Personally I'm far more offended by the Turtles' off-putting character designs and needlessly complicated outfits than I am the exploding building or the date.

If only people could work up this level of passionate outrage for things that actually matter, instead of frothing at the mouth over a goddamned movie poster about goddamned turtles. 

Whether the poster's in bad taste or not, the studio quickly pulled the offending ad and hurriedly replaced it with this altered, less controversial one. Well done, Paramount!

Monday, July 28, 2014

It's A Wonder

This past weekend at the San Diego Comic-Con (which spotlights every form of entertainment but comics), Warner Bros. gave us a sneak peak of actress Gal Gadot as  Wonder Woman from next year's Batman Against Superman: Giant Monsters All Out Attack or whatever the hell it's called. Say, do you suppose Gal Gadot's brother is named Guy? Hoo boy, I got a million of 'em.

Overall, she's not bad. Much better than I expected from the company that robbed Superman of his red undies. It's a bit too Xena, Warrior Princess, but I definitely recognize her as Wonder Woman.

On the negative side, because this is a DC movie, any hint of color in her outfit is verboten. It's a drab, joyless affair in muted bronze and brown.

At least she's not wearing slacks, like this bullet we dodged a couple years back.

DC also released the first photo of Ben Aflac, er, Affleck as Batman. If you squint hard, you can almost faintly discern a human face amidst all the blackness. Why in the name of Stan Lee's Toupee must all these DC movies be so dark and grim?

Meh. I've never really been a fan of Batman (outside of the 1966 Adam West version) anyway, so I honestly don't much care one way or the other what they do with him.

I do find it odd though that he actually has furrowed brow lines molded into his cowl. That's gonna be one moody-assed Batman!

On the other end of the spectrum, Marvel Studios was also at the Con, and released this pre-production image from next year's The Avengers: Age Of Ultron.

Just looking at this thing makes me squeal like a little schoolgirl. I absolutely cannot wait for this one, and I'll knock down anyone– kids, seniors or the be-crutched– who gets in my way. You've been warned.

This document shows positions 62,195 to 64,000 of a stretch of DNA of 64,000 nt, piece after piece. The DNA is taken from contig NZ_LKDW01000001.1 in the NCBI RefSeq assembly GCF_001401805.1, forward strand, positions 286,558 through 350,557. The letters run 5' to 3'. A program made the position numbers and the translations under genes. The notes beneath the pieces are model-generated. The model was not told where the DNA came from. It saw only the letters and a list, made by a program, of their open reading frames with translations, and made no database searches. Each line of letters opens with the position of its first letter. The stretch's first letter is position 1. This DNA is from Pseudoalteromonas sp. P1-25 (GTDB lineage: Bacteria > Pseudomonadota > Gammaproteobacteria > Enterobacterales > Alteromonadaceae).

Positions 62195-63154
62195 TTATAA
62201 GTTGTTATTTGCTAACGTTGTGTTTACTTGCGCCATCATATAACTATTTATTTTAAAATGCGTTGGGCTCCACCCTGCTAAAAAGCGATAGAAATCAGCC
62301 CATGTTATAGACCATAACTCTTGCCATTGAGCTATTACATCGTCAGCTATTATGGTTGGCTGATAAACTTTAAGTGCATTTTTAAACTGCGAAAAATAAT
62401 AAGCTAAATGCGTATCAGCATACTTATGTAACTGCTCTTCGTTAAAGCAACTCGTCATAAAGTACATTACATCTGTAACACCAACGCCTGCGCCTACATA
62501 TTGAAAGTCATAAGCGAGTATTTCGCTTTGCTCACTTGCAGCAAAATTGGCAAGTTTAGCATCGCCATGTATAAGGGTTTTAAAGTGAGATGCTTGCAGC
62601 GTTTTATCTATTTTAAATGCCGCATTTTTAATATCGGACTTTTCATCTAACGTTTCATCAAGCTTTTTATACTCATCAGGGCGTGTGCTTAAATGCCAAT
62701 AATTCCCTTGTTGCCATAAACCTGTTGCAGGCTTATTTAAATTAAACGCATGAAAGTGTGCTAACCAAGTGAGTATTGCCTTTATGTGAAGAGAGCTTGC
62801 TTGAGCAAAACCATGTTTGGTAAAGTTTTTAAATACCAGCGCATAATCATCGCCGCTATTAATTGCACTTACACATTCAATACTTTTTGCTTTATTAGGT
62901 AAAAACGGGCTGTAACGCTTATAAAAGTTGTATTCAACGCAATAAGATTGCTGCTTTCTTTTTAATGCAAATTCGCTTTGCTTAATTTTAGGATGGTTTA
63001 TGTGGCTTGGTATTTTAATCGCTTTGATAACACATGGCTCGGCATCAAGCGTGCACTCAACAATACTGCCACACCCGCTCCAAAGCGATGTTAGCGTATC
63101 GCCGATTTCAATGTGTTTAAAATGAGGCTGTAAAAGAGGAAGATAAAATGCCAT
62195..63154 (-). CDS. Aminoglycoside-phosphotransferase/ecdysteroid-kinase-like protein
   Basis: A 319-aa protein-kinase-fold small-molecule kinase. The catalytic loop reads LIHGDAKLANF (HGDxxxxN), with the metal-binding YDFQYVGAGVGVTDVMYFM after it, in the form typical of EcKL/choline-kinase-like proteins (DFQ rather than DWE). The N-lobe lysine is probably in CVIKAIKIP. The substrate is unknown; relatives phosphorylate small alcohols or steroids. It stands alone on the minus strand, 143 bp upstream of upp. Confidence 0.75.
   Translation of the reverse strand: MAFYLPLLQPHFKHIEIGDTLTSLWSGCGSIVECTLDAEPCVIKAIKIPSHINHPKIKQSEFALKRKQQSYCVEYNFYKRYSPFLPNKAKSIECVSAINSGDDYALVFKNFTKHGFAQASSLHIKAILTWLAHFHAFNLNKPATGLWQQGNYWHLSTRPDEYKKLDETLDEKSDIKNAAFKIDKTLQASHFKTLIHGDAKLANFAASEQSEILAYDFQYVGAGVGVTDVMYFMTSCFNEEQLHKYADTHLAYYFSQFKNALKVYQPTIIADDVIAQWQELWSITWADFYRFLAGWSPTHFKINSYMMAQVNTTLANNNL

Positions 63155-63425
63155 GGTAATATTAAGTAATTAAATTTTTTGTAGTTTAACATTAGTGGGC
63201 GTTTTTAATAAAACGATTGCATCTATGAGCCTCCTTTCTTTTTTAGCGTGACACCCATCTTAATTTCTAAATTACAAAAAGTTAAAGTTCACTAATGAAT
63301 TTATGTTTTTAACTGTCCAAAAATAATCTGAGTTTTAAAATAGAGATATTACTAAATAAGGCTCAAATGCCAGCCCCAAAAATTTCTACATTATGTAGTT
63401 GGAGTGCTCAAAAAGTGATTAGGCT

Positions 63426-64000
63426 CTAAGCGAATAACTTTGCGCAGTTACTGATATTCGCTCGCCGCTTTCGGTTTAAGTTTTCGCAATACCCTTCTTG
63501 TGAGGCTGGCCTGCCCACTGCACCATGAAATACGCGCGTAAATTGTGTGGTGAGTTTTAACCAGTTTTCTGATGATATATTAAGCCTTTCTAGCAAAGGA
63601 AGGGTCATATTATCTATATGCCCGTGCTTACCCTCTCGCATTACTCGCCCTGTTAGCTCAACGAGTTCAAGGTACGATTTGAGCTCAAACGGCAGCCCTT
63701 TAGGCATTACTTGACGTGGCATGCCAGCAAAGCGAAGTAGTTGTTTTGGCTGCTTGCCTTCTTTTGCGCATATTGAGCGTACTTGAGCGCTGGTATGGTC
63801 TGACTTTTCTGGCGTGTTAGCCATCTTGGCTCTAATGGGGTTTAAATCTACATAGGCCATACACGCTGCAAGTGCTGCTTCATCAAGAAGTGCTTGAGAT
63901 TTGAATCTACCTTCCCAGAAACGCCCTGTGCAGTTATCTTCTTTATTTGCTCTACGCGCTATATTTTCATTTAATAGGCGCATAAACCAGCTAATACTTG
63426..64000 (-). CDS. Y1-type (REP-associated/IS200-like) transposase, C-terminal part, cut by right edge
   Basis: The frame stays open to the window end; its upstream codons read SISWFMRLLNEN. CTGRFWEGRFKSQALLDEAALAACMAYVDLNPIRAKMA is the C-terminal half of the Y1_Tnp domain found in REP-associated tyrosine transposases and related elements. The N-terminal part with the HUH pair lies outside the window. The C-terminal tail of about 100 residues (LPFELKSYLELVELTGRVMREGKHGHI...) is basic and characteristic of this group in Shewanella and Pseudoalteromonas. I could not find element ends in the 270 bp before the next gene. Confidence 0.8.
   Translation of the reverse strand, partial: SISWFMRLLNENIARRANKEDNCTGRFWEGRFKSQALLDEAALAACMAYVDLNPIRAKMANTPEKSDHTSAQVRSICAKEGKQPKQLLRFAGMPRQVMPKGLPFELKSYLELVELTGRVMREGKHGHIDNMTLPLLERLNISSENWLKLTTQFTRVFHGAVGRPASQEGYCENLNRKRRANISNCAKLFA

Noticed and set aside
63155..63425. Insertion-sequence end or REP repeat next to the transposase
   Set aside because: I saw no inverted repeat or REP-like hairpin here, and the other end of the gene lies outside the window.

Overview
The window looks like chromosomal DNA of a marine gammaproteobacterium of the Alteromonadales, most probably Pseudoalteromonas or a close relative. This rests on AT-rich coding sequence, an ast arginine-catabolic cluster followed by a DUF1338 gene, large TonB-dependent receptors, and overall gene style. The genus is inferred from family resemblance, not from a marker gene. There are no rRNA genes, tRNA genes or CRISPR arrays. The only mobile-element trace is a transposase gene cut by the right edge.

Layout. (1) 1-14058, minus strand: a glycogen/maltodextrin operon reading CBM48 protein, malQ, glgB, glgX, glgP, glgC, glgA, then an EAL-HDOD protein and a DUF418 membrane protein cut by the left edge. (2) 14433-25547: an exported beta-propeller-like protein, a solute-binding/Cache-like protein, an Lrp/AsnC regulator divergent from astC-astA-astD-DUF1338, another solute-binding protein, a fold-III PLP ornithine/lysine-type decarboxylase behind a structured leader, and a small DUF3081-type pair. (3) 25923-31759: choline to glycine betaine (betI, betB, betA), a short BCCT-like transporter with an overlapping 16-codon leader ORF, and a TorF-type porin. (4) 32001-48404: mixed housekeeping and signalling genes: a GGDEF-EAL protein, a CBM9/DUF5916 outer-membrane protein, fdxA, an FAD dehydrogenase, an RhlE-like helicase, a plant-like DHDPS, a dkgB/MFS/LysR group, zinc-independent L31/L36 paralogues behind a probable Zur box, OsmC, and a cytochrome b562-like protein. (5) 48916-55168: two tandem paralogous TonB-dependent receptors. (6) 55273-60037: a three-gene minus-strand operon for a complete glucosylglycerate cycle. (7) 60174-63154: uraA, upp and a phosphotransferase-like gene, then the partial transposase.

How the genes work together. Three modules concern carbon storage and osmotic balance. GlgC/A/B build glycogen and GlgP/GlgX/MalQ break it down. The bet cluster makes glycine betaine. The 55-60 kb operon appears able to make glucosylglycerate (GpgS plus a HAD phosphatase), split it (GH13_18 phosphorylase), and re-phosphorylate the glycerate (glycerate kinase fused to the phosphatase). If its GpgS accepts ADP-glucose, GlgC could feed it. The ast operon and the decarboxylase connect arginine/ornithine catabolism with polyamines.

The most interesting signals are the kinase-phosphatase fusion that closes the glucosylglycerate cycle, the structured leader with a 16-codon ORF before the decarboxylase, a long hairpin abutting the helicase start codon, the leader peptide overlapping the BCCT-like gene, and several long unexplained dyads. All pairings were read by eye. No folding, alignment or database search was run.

Balancing Act

Brash, gravelly-voiced Broadway legend Elaine Stritch died earlier this month, saddening the entire entertainment community. Here's a shot of Stritch at a recent Emmy Awards show, wowing the audience with her beloved, show-stopping balancing act. She will be missed.

Sunday, July 27, 2014

Why Do They Call Them Comics: Beetle Bailey

Congratulations, Beetle Bailey writers. You just introduced the concept of dry humping to the comics page. Senior citizen dry humping. Well done.

Thursday, July 24, 2014

It Came From The Cineplex: Dawn Of The Planet Of The Apes

Dawn Of The Planet Of The Apes was written my Mark Bomback, Rick Jaffa and Amanda Silver and directed by Matt Reeves (who also directed Cloverfield). It's the sequel to 2011's Rise Of The Planet Of The Apes, which was a reboot of the Planet Of The Apes franchise of the 1960s and 1970s.

Andy Serkis, motion-capture actor extraordinaire, once again stars as Caesar the chimp, and actually gets top billing this time. That's pretty darned impressive for a man pretending he's an ape!

Dawn (Sorry, I'm not calling it DOTPOTA) is the rare sequel that actually surpasses the original film, taking its rightful place alongside The Godfather Part 2, The Empire Strikes Back, ALIENS and Terminator 2. It actually builds on and expands the story, rather than rehashing the original like most sequels do.

The filmmakers did an amazing job of creating a storyline with an aura of doomed inevitability, that's almost like a Shakespearean tragedy. You want so much for the two species to get along, but you just know it's never going to happen, which is heartbreaking. 

Dawn is also surprisingly smart, especially for a big budget summer tentpole film. The characters– human as well as ape are all well written, and they all act believably. Amazingly no one does anything overtly stupid just for the sake of the plot. That's a rarity among summer movies.


The Plot:
Ten years after the previous film, the Simian Flu virus has nearly wiped out humanity while genetically augmenting apes. That's some virus!

A group of immune human survivors have gathered in the ruins of San Francisco, while a shrewdness of apes (believe it not, that's what you call a group of them), led by the chimpanzee Caesar has built a colony in nearby Muir Woods.

The humans, led by two men named Dreyfus (Gary Oldman) and Malcolm (Jason Clarke) are anxious to repair a nearby hydroelectric dam to provide power to the decimated city. Unfortunately the dam lies deep inside ape territory. Can the two groups work out a solution and coexist peacefully, or will the situation decay into all-out war?

• Andy Serkis reportedly received a seven figure paycheck to reprise his role as Caesar. More power to him I guess, but man, that's a lot of dough to act like an chimp!

• As the movie opens, Caesar and his tribe are hunting a herd of elk. Whoops! I was under the impression that apes are vegetarians. 

After a bit of admittedly spotty research, I found that chimps are usually vegetarians, but will occasionally consume small quantities of meat if there's nothing else around. Gorillas and orangutans though, are strict plant eaters.